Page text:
Need a book? Engineering books recommendations...

Return to index: [Subject] [Thread] [Date] [Author]


[Subject Prev][Subject Next][Thread Prev][Thread Next]
In a message dated 97-07-28 13:02:21 EDT, you write:

<< Subj:	CMU
 Date:	97-07-28 13:02:21 EDT
 From:	shake4bake(--nospam--at) (Mark Baker)
 Reply-to:	seaoc(--nospam--at)
 To:	seaoc(--nospam--at) (seaoc)
 This seems to be the year for design of CMU buildings in my office:
 I am presently designing an 8" thick 27' high cmu wall utilizing slender
 wall design with the following results:
 Option 1:
 f'm = 2500
 #5 @ 16" o.c.
 Ratio of Mu/phi*Mn = .92
 Allowable reinf. ratio = .0089
 Actual reinf. ratio   = .0051
 Axial stress ratio = .12
 height/deflection ratio = 415
 Option 2:
 f'm = 2500
 #6 @ 16" o.c.
 Ratio of Mu/phi*Mn = .68
 Allowable reinf. ratio = .0089
 Actual reinf. ratio    = .0072
 Axial stress ratio = .12
 height/deflection ratio = 473
 This leaves me wondering:
 Option 2 brings one much closer to tension steel being 50% of the
 balanced design steel which gives excellent wall ductility. The ratio of
 Mu/phi*Mn is well below 1.0. Option 2 seems the obvious choice.
 The ratio of Mu/phi*Mn is acceptable in Option 1 but, the reinf. ratio
 is a long way from 50% of the balanced design steel ratio. It seems
 there should be a lower limit to the reinf. ratio. This wall would be
 very flexible in comparison to the Option 2 wall.
 I don't really know how to word a question with this post, I guess I am
 looking for any discussion from those who would like to comment on our
 ability to design a wall such as Option 1 which by code is acceptable
 but by instinct looks weak.
 Mark D. Baker
 Baker Engineering


I have done a similar design, 25 foot  8" CMU walls, but we used fm=1500 in
the design which only allowed a maximum reinforcing ratio of 0.0053.  Because
of the higher block strength you get a higher maximum allowable reinforcing

In our case we used the maximum allowable d distance (edge distance) which
resulted in placing two curtains of reinforcing ( #7 vertical at 24 each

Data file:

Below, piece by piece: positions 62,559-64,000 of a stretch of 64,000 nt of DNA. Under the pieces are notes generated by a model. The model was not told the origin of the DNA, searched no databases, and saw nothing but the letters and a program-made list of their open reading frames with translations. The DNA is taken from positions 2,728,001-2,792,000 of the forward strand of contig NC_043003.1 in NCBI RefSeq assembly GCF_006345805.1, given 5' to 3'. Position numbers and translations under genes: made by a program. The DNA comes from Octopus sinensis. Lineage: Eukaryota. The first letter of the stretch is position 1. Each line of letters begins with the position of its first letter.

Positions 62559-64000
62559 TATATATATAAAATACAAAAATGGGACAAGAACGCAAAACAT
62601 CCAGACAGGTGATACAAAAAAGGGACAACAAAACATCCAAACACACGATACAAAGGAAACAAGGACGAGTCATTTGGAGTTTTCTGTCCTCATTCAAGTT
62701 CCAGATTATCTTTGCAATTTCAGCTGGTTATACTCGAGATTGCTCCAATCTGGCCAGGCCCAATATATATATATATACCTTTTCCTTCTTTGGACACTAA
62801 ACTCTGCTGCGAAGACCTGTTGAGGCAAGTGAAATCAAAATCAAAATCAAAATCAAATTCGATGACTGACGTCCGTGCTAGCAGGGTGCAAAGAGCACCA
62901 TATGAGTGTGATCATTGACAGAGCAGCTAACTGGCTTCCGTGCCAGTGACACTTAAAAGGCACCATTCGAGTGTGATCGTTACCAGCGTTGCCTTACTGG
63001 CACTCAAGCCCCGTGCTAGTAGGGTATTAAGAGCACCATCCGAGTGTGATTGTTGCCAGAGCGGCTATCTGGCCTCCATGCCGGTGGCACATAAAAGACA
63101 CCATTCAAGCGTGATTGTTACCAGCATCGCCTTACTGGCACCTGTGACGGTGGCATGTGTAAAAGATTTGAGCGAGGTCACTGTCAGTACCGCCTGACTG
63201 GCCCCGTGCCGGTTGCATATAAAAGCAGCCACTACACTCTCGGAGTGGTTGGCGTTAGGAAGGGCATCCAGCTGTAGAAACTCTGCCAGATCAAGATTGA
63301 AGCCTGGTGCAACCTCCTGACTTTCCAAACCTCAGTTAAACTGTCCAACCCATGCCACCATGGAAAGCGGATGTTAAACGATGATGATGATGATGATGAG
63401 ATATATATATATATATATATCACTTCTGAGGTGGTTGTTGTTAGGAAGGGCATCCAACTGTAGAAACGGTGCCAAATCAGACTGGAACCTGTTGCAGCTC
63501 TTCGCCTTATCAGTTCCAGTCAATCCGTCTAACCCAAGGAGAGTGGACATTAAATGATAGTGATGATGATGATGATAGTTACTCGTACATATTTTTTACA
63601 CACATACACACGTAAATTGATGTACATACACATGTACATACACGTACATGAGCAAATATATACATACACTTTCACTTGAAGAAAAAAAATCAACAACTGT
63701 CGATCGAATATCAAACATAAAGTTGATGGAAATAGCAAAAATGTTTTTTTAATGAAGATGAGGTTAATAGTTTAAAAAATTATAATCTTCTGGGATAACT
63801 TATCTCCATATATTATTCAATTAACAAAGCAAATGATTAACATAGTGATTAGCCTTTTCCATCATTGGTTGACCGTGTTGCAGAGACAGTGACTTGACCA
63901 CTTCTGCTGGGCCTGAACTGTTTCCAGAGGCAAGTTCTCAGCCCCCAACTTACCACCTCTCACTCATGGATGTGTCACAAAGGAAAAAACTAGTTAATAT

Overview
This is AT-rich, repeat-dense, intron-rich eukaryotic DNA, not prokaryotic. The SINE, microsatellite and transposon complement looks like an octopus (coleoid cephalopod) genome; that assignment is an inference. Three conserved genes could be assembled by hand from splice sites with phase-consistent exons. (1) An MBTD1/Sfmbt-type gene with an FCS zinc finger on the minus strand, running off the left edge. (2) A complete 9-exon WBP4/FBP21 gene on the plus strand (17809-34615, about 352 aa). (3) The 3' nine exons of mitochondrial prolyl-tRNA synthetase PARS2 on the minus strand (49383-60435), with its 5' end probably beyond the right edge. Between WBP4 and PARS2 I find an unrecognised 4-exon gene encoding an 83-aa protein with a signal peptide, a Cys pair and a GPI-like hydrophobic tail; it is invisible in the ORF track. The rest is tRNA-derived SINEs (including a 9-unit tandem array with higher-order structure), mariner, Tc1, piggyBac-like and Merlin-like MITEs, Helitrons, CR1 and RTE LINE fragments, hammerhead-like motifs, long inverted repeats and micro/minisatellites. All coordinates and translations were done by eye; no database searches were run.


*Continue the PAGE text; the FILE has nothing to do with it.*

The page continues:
face).  We had  wood roof  trusses spanning about 50 feet to the bearing
walls.  The design also considered additional vertical load eccentricity due
to diaphragm deflection under seismic loading at the top of the wall besides
the ledger eccentricity. 

This did cause some reinforcing placement problems.  For detailing we showed
all the horizontal reinforcing staggered to one side for a given lift, and
then switched the horizontal reinforcing to the other side for the next lift
above.  This was to facilitate getting the vibrator in the wall.  The
building is located towards downtown L.A. (north of the 10 freeway) and had
no damage due to the Northridge Earthquake.

The mason on the job would have perferred to have used 10 inch block for
rebar placement.  I have heard it is the same cost as 12 inch block but you
save on the amount of required grout.  For either reinforcing size that you
have shown, I would definitely go to two curtains (try to use as big a "d"
distance as you can get to provide more reserve capacity).  I would also
check for additional vertical load eccentricity due to seismic diaphragm
deflection pushing/pulling the wall inward if it is a long span between cross
walls bracing the wall and diaphragm. 

I might suggest for your own comfort level, how large can the eccentricity be
on the wall before the wall bending moment exceeds allowable and do you feel
comfortable with the possibility of  this displacement will not actually
occur.  You might also want to look at some of the slender wall tests which
the Masonry Institute conducted and see what their opinion is.

Hope this helps.

Michael Cochran